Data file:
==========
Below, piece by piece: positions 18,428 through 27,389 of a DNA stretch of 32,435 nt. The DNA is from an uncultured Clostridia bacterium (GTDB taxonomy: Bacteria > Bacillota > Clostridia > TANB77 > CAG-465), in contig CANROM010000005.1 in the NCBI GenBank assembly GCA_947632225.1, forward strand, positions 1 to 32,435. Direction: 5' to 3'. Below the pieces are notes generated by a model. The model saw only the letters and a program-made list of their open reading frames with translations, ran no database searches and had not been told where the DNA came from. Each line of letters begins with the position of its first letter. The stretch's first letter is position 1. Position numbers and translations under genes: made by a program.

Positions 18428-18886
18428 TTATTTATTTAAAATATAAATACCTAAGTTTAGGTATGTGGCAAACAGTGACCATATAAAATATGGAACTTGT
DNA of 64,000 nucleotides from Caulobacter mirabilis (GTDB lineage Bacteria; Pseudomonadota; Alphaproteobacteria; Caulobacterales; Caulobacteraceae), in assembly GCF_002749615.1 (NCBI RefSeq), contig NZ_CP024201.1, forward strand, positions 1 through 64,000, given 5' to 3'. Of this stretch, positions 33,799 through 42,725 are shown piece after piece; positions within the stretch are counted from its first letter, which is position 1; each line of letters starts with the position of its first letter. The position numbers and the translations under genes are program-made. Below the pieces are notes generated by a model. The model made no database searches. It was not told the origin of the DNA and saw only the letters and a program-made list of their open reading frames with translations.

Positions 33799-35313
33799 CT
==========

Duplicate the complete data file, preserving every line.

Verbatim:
Below, piece by piece: positions 18,428 through 27,389 of a DNA stretch of 32,435 nt. The DNA is from an uncultured Clostridia bacterium (GTDB taxonomy: Bacteria > Bacillota > Clostridia > TANB77 > CAG-465), in contig CANROM010000005.1 in the NCBI GenBank assembly GCA_947632225.1, forward strand, positions 1 to 32,435. Direction: 5' to 3'. Below the pieces are notes generated by a model. The model saw only the letters and a program-made list of their open reading frames with translations, ran no database searches and had not been told where the DNA came from. Each line of letters begins with the position of its first letter. The stretch's first letter is position 1. Position numbers and translations under genes: made by a program.

Positions 18428-18886
18428 TTATTTATTTAAAATATAAATACCTAAGTTTAGGTATGTGGCAAACAGTGACCATATAAAATATGGAACTTGT
DNA of 64,000 nucleotides from Caulobacter mirabilis (GTDB lineage Bacteria; Pseudomonadota; Alphaproteobacteria; Caulobacterales; Caulobacteraceae), in assembly GCF_002749615.1 (NCBI RefSeq), contig NZ_CP024201.1, forward strand, positions 1 through 64,000, given 5' to 3'. Of this stretch, positions 33,799 through 42,725 are shown piece after piece; positions within the stretch are counted from its first letter, which is position 1; each line of letters starts with the position of its first letter. The position numbers and the translations under genes are program-made. Below the pieces are notes generated by a model. The model made no database searches. It was not told the origin of the DNA and saw only the letters and a program-made list of their open reading frames with translations.

Positions 33799-35313
33799 CT